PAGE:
For many of us these days our energies are focused in fewer places than normal, which means those energy streams are intensified. When we’ve given of ourselves over and over and spent our energies in places longer than we ever would have imagined, we can quickly find our wells dry. I’m having to give even more of myself to my children since they’ve been without childcare, while meeting the demands of work at the same time. We can notice the dryness of our well as more frustration, impatience, or distraction. We say things like, “I’m running on empty.” And our reaction is to fill up the well so we can feel normal again. The thing is, many of us can have the tendency to fill our wells with unhealthy things: overeating, drinking, binge-watching TV, or the news. These are ultimately not very life-giving and they create more restlessness.
Henri Nouwen once asked, “Do we really want our mind to become the garbage can of the world? Do we want our mind to be filled with things that confuse us, excite us, depress us, arouse us, repulse us, or attract us whether we think it is good or not?”
I am reminded of the Gospel story of the Samaritan woman who encounters Jesus at the well. The woman comes looking to fill her bucket with water from the well and she meets Jesus, who himself needs some water after being worn out. They engage in conversation, but I think Jesus senses something deeper going on with this woman, a deeper thirst. He likely knows that she is coming to the well at the hottest time of day because she feels ashamed to go when the other women fetch water in the morning. And so he wants her to fill her own well with something she didn’t know she was searching for: living water.
She doesn’t get it. But then she opens up to Jesus. She’s had five husbands and is living with a man who is not her husband, likely the reason she’s ashamed to draw water in the presence of other women. She is filling her well with the unhealthy kinds of things. In this pandemic we may have discovered our own tendency to fill the empty spaces in our days with things. When our wells have been emptied by a continuous pouring out of ourselves, a moment of pause and rest can help us be filled again with God’s life-giving energy. Can we fill ourselves with true rest in God? Solitude, a walk, enrichment, self-care, cultivating our talents, prayer, music…
In the Message translation of the Bible, Jesus says, “Everyone who drinks this water will get thirsty again and again. Anyone who drinks the water I give will never thirst—not ever. The water I give will be an artesian spring within, gushing fountains of endless life.” Wow!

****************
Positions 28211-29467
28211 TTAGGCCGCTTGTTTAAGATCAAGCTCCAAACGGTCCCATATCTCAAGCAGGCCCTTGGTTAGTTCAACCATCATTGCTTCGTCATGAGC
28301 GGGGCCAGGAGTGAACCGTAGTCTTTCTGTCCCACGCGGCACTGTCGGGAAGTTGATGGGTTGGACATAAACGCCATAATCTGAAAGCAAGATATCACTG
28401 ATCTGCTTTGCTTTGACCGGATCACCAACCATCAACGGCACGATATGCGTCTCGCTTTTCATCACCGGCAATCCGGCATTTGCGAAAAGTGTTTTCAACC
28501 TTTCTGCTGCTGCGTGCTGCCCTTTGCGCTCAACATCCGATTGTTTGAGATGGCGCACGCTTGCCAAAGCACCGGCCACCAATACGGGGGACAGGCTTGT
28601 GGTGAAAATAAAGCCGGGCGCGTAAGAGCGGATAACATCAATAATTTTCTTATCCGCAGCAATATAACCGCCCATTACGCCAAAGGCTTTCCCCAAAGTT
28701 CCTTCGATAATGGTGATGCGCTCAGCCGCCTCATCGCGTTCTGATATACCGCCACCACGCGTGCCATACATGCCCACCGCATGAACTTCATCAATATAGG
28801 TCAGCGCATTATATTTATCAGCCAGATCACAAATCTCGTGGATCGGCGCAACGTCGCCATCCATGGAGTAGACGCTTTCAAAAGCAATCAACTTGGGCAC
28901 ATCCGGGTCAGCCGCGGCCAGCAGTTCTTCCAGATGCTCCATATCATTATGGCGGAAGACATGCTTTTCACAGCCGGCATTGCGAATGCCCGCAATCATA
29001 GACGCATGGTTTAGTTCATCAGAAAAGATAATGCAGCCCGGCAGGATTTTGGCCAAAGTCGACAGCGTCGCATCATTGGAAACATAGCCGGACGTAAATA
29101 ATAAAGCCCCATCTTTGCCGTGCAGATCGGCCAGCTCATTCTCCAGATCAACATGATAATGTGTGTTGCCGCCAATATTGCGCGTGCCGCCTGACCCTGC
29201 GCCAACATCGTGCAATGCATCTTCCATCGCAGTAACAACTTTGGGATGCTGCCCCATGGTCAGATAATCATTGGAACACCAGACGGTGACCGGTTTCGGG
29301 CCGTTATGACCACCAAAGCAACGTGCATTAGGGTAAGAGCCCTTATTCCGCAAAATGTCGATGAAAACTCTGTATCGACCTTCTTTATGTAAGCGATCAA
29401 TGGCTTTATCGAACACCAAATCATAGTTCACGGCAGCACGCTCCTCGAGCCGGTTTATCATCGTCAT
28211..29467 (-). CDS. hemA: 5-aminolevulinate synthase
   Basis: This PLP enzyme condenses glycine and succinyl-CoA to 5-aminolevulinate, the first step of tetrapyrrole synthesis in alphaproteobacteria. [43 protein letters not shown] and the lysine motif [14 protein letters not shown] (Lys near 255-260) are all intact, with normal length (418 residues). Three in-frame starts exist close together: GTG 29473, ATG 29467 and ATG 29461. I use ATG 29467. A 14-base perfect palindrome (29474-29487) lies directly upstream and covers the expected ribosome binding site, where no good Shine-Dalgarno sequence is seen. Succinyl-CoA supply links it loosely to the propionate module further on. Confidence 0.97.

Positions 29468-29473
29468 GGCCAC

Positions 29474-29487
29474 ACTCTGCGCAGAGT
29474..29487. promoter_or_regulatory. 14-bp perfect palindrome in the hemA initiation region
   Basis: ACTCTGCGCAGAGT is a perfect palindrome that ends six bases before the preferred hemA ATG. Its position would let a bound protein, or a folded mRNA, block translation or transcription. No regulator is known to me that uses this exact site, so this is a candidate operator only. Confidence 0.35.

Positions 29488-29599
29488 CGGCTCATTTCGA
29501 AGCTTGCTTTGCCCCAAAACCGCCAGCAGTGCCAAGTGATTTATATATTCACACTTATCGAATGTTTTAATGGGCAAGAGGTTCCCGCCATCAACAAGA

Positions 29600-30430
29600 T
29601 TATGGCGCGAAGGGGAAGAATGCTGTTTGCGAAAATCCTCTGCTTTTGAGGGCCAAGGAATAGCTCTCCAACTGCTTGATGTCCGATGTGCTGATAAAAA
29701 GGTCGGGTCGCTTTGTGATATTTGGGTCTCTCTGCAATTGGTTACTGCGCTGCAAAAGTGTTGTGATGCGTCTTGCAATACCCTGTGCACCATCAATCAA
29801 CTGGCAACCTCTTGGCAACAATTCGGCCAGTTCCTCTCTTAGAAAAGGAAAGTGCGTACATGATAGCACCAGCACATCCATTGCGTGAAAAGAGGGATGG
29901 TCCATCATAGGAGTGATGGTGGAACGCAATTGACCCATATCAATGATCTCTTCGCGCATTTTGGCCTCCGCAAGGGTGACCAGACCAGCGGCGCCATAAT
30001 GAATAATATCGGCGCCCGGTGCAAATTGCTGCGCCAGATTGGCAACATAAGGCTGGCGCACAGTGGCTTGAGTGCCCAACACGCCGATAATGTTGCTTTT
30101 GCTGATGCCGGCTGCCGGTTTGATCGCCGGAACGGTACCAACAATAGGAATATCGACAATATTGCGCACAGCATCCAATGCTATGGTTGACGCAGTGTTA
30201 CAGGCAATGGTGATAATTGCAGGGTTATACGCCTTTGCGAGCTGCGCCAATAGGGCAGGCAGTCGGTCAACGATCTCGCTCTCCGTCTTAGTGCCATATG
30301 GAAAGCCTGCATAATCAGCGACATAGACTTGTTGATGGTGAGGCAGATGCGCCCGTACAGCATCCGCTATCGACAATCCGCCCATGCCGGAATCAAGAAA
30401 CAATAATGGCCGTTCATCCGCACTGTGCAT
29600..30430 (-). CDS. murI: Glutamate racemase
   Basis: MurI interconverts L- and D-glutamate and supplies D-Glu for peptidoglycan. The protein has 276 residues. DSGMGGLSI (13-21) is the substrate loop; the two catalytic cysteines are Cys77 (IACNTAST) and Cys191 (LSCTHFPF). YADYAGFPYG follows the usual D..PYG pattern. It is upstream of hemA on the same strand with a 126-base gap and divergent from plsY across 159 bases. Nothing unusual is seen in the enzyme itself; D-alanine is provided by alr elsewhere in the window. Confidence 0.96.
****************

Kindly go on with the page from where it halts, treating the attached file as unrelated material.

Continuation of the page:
So these days have forced us to listen to the restlessness. What do we need? What is empty? What needs to be filled? Where are we seeking our water?
The living water that Jesus offers to the woman is God. Ignatian author Margaret Silf has a wonderful illustration of spiritual freedom from her book, Landmarks. It comprises three concentric circles. The outer circle is the “Where-circle” This is about the various facts and circumstances of our life, like where we live, what job we have, who we’re married to, etc. The reality of the COVID-19 pandemic would be in this outer circle. The next circle in is the “How-circle”. This circle has to do with our choices and decisions, which may affect the “Where-circle”. Finally, the inner core is the “Who-centre”. This has to do with our identity, our true self, who we’ve been made in God.
Many of us, says Silf, tend to stay at the outer two circles. Our focus is on things like the house we have or money or whether our choices are restricted – often because of circumstances beyond our control (like this pandemic). And so we fill our wells with these kinds of things, ways we can maintain control, or stay on the surface. The invitation is to move into that “Who-centre” to be—as Silf beautifully says—“dipped in God”. Then we can return to our circumstances a little bit more free and transformed. The life-giving water is in the “Who-centre”: it is God. It’s where God and I meet! So what we choose to fill our wells with ought to come from that centre.
How am I seeking freedom these days? Can I allow myself to be dipped into the life-giving water of God and emerge to these strange times with new eyes?
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